Let's Focus on What Works for the Most People Most of the Time

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Last week, I tweeted on several studies that focus on times in life when people are at risk for obesity. A great deal of obesity-related research today explores the period of time from infancy through the teen years. Children are receptive to behavior change and, frankly, usually present a better return on investment of resources. For example, consider the growing rate of cardiovascular disease and diabetes in young children. Preventing these diseases early makes sense on so many levels.   

As important as research on children and teens is, however, we can't short-change other population segments and here is why: Who provides children with healthy food and who influences children by example? Parents and other adult authority figures.

 

We are not going to solve this country's obesity problem unless we reach out to all age levels. So let's not spend any more research dollars trying to establish who is most at risk. We're all at risk. Our focus should now shift to action - what works. What can people do to achieve and maintain a healthy weight at any age? What are the common denominators for people of all ages? What are the key messages? That's where our focus should be.


We already have an abundance of studies suggesting "appropriate" messaging. For example, skip one meal; eat smaller meals more frequently. Limit certain foods; eat more fruits and vegetables. How do we use all this information? My opinion is that we need to take a page out of the books of leaders like Ronald Reagan and Bill Clinton. These two great communicators advised that leaders who get things done focus on just a few key issues or messages.      

As nutrition advisors, so should we. The Institute of Medicine (IOM) offers us some help here. In its recently released report, Leveraging Food Technology for Obesity Prevention and Reduction Efforts, the IOM authors make three points concerning strategies that work: Focus on portion size, frequency of snacking (especially among teens) and meals eaten outside the home. The IOM report provides the evidence to support these three strategies. Take a look. As the German writer/poet, biologist and physicist Johann Wolfgang von Goethe famously said, "Knowing is not enough; we must apply. Willing is not enough; we must do."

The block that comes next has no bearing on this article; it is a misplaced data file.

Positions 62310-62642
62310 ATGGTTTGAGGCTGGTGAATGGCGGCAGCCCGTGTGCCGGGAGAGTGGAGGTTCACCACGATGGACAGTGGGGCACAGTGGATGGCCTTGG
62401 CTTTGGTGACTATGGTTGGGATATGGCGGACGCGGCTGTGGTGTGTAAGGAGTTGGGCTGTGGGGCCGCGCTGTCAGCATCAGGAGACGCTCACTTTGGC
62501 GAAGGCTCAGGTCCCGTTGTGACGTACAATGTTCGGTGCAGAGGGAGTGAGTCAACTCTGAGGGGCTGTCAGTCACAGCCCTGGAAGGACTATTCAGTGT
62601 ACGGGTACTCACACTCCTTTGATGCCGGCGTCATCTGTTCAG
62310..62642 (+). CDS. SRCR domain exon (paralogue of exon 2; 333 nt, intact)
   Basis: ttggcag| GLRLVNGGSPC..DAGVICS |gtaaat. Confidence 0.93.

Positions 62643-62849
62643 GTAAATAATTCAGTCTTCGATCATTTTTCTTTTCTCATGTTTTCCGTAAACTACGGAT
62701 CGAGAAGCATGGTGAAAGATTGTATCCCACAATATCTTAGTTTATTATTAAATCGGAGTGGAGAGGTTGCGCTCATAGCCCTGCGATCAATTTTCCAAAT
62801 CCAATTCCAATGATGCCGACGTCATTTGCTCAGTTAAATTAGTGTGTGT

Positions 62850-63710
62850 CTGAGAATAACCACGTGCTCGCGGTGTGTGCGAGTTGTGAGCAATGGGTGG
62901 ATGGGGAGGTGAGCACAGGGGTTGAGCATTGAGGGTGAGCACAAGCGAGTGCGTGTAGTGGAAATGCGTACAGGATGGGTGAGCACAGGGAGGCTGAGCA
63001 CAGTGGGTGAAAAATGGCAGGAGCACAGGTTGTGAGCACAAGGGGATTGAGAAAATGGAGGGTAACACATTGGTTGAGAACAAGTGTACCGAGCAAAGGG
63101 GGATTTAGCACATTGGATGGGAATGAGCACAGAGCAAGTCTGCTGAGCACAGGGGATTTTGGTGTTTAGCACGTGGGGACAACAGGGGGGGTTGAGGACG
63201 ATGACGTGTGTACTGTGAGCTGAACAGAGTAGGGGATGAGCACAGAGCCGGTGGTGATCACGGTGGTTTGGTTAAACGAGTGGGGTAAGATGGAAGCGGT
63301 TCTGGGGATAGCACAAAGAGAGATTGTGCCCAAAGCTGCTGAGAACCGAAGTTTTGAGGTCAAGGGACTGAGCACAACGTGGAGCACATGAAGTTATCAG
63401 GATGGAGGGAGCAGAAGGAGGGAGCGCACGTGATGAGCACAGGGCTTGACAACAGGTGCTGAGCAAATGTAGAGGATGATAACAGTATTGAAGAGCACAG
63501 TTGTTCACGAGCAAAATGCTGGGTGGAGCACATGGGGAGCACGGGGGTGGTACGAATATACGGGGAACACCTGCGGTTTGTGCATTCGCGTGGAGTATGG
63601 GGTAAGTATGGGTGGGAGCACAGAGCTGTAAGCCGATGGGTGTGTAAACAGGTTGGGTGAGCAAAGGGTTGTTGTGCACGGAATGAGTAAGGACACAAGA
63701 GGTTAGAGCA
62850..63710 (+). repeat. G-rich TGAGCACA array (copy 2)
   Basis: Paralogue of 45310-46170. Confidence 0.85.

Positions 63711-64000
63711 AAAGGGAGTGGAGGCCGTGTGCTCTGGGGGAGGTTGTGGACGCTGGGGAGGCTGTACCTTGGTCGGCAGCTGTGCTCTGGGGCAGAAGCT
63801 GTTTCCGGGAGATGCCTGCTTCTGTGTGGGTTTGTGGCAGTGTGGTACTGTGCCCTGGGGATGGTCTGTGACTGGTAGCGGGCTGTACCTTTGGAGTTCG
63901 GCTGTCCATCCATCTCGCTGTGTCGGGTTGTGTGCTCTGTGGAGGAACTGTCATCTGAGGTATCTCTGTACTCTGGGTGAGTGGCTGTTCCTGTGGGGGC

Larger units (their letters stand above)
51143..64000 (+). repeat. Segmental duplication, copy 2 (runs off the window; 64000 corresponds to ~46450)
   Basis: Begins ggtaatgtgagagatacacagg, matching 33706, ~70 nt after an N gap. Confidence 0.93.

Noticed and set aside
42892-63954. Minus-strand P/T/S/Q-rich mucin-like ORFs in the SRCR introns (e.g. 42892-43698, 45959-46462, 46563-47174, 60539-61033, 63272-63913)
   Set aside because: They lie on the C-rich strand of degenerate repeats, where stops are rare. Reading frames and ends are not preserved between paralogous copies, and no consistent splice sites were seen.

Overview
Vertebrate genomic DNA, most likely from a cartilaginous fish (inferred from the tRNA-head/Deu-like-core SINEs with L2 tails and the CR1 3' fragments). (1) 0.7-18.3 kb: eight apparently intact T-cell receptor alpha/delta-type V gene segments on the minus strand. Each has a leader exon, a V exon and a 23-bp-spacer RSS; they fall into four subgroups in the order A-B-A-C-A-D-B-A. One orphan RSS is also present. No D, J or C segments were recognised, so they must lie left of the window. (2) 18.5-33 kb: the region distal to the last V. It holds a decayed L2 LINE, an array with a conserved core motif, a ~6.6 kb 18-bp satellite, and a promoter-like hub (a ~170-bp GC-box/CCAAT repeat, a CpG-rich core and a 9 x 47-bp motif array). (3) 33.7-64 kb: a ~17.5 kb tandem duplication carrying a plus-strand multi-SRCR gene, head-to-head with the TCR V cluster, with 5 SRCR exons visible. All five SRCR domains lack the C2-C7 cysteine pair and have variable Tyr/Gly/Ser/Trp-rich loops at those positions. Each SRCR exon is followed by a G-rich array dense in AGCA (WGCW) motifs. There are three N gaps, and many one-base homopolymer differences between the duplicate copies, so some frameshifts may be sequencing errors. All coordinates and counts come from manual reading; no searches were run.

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About This Blog

I launched Nutrition Viewpoint to provide nutrition professionals, health care providers, and food and beverage marketers with a forum for examining issues, and trends that affect how we influence food and nutrition policies and how food and nutrition policies influence us. The thoughts and opinions I express in this blog are strictly my own and do not necessarily reflect the views of my clients. Readers are invited to comment on my postings, and I hope that we can engage in a lively conversation. From time to time, Nutrition Viewpoint will also feature guest bloggers. Because of my keen interest in women's nutritional health, I have devoted a special section of this blog to women's issues.

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  • American Council for Fitness and Nutrition

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About Me

Susan Finn

I am a registered dietitian who has spent 30+ years as a nutrition communicator - interpreting the science of nutrition into practical applications for consumers, health professionals, and the food and beverage industry. I am a principal in the nutrition policy and positioning consultancy Finn/Parks & Associates. I currently serve as a senior advisor to Fleishman-Hillard International Communications and am also the CEO and president of the American Council for Fitness & Nutrition. I am a past president of The American Dietetic Association (ADA), the world's largest organization of nutrition experts, and am immediate past chair of the ADA Foundation. While I feel passionately about the importance of nutrition for people of all ages, I am particularly interested in women's nutritional health. Throughout my career, I have concentrated on women's unique nutritional needs and their critical role as gatekeepers for family health.

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